The Supreme Court and Religious Liberty
How a 1990 decision has come back to haunt us, and how its damage might be undone.
Oct 18, 2010, Vol. 16, No. 05 • By ALLEN D. HERTZKE
Recognizing the import of the case, a broad array of religious and civil liberties groups joined in amicus briefs on behalf of CLS. These included the U.S. Conference of Catholic Bishops and groups representing evangelicals, Jews, Sikhs, Muslims, and black and Hispanic Christians. The briefs on behalf of CLS were compelling and often passionate. The officers and past presidents of the Evangelical Theological Society argued that forcing religious groups to admit persons who do not share the faith “will allow every public college and university in the United States to exclude all evangelical Christian organizations.” Agudath Israel of America warned that affirming the lower court decision against CLS would “point a judicial dagger at the heart of the Orthodox Jewish community in the United States.” CLS even gained support from the libertarian group Gays and Lesbians for Individual Liberty, which argued that the right of association is a crucial resource for “dis-favored and disenfranchised minority groups”—indeed, that it is pivotal for gay rights—and that Hastings’s policy of “compulsory association” was “both self-defeating and unconstitutional.”
Advocates International, a global network of Christian lawyers, cautioned, further, that a judgment against CLS would undercut the fight against persecution around the world in the face of the growing tendency of governments to muzzle religious people. And it would put the United States in the perverse position of undermining at home the rights of expression, association, and religion enshrined in the Universal Declaration of Human Rights that Americans championed at the end of the Second World War.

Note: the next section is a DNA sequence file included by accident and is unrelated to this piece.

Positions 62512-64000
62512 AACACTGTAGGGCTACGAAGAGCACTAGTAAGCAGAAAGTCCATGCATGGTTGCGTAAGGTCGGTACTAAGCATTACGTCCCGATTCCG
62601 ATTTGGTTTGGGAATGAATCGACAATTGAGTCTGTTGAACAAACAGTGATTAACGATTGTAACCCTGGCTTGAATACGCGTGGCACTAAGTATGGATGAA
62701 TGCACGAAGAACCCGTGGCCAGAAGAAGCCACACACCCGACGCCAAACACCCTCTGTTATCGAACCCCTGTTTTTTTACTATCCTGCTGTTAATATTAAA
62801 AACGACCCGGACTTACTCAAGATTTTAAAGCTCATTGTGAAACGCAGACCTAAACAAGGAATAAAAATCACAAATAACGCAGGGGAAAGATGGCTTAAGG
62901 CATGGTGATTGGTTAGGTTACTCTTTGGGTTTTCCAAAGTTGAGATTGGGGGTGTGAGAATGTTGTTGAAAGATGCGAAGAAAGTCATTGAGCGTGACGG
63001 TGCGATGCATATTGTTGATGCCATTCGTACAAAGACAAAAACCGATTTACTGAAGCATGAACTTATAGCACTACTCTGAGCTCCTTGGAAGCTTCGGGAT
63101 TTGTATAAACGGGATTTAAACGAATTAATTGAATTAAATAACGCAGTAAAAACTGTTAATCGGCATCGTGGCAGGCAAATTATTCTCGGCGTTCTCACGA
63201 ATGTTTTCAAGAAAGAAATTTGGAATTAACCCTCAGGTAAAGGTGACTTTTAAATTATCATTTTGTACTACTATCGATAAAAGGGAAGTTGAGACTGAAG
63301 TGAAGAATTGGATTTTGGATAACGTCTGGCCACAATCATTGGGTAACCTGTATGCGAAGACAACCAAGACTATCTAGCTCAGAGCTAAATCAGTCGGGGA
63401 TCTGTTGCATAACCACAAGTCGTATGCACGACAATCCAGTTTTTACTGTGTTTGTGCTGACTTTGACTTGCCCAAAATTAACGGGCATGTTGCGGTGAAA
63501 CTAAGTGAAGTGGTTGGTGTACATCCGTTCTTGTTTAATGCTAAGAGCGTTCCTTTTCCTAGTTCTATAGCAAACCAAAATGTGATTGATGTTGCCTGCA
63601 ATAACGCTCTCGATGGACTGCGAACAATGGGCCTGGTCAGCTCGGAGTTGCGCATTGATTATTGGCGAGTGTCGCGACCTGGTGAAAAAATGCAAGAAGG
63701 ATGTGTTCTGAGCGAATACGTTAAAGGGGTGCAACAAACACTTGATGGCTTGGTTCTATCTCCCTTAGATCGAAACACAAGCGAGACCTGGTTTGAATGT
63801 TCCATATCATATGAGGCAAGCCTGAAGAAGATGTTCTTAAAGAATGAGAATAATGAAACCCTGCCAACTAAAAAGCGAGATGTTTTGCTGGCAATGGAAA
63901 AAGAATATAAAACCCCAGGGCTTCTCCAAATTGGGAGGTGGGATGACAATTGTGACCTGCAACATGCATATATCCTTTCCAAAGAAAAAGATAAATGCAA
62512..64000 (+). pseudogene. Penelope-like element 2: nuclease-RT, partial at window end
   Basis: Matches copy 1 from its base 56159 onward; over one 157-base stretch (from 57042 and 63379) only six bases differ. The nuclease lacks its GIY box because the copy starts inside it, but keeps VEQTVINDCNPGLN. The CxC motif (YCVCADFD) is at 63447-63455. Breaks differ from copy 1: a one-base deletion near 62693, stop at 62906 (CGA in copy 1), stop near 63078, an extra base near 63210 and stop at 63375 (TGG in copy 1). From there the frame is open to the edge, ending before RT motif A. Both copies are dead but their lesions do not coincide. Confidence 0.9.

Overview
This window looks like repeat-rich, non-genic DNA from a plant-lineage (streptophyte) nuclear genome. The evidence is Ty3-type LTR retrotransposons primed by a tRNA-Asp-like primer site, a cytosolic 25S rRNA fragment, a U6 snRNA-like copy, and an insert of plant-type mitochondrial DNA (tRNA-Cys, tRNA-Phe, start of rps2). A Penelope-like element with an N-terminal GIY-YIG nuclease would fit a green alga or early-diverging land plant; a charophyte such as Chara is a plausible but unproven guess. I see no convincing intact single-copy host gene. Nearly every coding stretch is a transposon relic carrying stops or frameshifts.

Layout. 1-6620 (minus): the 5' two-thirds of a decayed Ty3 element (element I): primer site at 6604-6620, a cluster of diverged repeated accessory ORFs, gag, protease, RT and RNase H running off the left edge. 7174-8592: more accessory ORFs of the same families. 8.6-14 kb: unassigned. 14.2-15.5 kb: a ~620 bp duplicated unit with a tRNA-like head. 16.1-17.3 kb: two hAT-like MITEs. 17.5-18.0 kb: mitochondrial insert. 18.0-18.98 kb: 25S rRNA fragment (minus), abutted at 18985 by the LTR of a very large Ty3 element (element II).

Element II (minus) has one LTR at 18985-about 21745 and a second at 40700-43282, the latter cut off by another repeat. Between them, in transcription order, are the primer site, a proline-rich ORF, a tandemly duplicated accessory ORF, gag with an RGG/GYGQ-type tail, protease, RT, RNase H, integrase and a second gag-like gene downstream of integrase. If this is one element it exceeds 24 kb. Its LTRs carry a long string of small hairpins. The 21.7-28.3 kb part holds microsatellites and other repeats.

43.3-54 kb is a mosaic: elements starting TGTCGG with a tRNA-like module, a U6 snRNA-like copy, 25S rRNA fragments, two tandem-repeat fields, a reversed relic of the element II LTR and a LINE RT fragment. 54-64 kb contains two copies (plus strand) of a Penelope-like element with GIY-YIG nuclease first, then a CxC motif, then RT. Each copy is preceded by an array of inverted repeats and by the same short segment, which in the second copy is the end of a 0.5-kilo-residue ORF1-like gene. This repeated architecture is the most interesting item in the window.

As the case moved through the stages of litigation, it became clear how disingenuous Hastings officials had been in claiming they applied the same standard to all groups. Justice Alito devastatingly showed in his dissent that school administrators went through legal contortions to justify their singular rejection of CLS. They initially invoked California’s nondiscrimination policy, apparently applying it for the first time against a voluntary student group for religious and sexual-orientation discrimination. After CLS sued the school, charging that this odd interpretation of “nondiscrimination” would perversely discriminate on the basis of religion and viewpoint, the school suddenly discovered an “all comers” policy, which required all student groups to admit any applicant. But up to that point, numerous clubs had openly and reasonably restricted membership to those who adhered to their principles. And only after CLS sued did the law school instruct certain groups, such as La Raza, which restricted membership to Hispanics, to change their bylaws to allow “all comers.”
Michael McConnell, a former circuit judge and constitutional scholar now at Stanford, who presented the oral case for CLS to the Supreme Court, emphasized the absurdity of forcing groups to accept members hostile to their core principles or message. Under a true “all comers” policy Democrats would have to accept Republicans, Jews Holocaust deniers, and African Americans racists. Remarkably, to defend its supposed all-comers policy, the school’s acting dean, at one point in the litigation process, conceded that a black student organization must admit white supremacists. When CLS challenged the constitutionality and plausibility of an “accept-all-comers” policy, however, the school clarified its position yet again. This time it granted that, while a student organization could not deny membership to those who wished to change the group’s “message,” it could prohibit students seeking its “demise” by hostile takeover (good luck figuring out those boundaries). Alito described this third iteration as an “accept-some-dissident-comers” policy.
Why would Hastings twist itself into knots, and repeatedly dodge common sense, to exclude a single voluntary student group with seven—yes, seven—members? Apparently, traditional biblical teaching on sexual morality is the one unacceptable viewpoint, which makes risible the school’s claim that its policy is intended to ensure and foster a wide “diversity of viewpoints” and “the highest standards of . . . freedom of expression.”
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